The environment in the disaster zone in Japan is hampering relief efforts as a winter storm smacked into the impacted area with high winds and snow.
And, behold, the Lord passed by, and a great and strong wind rent the mountains, and brake in pieces the rocks before the Lord; but the Lord was not in the wind: and after the wind an earthquake; but the Lord was not in the earthquake: And after the earthquake a fire; but the Lord was not in the fire: and after the fire a still small voice. – 1 Kings 19:11-12
The USS Ronald Reagan Carrier Strike Group is conducting relief operations off the East coast of Japan. Assuming the aircraft carrier is supporting operations points north of Sendai, the aircraft carrier is a minimum of 50 miles (and likely more) away from the Fukushima nuclear plant suffering from radiation problems. As if debris in the water and winds with nuclear radiation didn't add enough hazards to the relief operations from sea, a winter storm added visibility problems and impacted flight operations yesterday. Specifically, the USS Ronald Reagan was unable to fly any sorties yesterday due to visibility problems, although other ships in the Strike Group were able to conduct relief operations.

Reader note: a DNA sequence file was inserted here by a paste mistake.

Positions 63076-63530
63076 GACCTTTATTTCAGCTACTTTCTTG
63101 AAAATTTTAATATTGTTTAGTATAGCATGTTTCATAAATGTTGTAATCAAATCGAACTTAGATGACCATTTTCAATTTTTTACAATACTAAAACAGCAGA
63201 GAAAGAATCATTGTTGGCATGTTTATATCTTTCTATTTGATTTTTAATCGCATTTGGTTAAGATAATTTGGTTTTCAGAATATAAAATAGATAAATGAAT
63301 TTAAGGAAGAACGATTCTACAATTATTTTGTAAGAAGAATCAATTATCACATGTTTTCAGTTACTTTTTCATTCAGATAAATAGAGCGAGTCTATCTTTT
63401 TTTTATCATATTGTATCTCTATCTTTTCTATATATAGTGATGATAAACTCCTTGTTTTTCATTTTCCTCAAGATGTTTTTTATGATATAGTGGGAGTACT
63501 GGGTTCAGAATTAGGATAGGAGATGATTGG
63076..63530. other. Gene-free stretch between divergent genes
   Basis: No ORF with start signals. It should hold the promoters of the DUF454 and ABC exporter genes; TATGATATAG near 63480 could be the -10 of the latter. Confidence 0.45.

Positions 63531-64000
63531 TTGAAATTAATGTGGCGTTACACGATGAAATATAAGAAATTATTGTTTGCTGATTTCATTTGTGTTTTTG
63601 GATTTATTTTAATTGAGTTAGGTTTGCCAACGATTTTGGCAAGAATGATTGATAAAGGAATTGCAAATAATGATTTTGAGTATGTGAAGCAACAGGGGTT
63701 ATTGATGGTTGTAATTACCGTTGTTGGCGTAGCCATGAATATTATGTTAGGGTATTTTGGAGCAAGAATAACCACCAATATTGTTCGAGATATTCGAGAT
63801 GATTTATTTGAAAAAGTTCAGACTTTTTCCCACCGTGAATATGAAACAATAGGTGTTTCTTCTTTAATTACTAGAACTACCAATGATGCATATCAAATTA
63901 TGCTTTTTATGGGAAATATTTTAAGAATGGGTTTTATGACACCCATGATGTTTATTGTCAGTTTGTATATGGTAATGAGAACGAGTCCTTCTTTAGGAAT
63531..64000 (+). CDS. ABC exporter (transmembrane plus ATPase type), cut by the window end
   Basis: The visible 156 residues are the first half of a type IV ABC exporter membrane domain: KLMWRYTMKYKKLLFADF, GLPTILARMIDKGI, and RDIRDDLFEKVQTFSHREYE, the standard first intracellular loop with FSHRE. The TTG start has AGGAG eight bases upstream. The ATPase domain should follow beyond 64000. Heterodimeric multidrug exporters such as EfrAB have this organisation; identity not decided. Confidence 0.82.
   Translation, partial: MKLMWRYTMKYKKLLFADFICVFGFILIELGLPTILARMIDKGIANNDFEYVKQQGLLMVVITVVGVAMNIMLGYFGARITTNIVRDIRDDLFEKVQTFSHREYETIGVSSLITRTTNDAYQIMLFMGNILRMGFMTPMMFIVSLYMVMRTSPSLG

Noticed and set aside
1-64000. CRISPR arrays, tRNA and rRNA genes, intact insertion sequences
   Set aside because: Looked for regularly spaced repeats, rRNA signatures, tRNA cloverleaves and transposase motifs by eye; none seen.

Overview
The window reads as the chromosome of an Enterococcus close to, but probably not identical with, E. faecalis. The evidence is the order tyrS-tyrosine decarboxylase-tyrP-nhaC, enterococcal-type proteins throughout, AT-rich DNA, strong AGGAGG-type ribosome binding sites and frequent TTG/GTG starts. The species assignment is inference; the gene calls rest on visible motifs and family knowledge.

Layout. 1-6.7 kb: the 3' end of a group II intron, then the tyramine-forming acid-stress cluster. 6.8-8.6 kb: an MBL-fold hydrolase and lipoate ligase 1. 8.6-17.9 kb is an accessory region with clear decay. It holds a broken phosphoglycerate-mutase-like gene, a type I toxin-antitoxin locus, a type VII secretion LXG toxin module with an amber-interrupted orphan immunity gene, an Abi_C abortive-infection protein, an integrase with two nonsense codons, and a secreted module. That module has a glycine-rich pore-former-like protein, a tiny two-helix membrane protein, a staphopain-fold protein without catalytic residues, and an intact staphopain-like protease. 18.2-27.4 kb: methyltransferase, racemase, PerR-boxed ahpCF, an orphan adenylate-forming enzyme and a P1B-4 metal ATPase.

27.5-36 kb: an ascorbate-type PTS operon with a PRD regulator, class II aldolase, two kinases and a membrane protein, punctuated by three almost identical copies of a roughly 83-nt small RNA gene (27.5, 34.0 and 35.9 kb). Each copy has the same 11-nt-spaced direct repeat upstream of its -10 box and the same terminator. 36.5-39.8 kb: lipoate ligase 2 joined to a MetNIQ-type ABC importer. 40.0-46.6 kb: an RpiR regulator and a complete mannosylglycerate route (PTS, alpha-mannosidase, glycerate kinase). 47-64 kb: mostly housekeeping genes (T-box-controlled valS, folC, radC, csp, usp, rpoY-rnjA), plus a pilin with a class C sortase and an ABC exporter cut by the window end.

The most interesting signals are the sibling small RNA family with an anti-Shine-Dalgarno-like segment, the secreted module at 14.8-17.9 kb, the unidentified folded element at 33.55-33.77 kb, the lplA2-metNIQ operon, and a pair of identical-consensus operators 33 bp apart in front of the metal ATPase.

The US disaster relief efforts are being focused on Sendai airport and sea port (now closed), which must be reopened so it can serve as a hub for the international relief effort. The Amphibious Ready Group grouped around the USS Essex is dedicated to that project.
Other US Naval vessels are transporting Japanese Self-Defense Forces and their vehicles, supplies and other equipment along the coast and into the impacted area.
The US military is pulling out the stops to support the Japanese recovery efforts in every way possible. Japan is home to many US military service personnel and their families. In a very real way, the US service relief effort is directed toward their home since they live there and their children go to school there.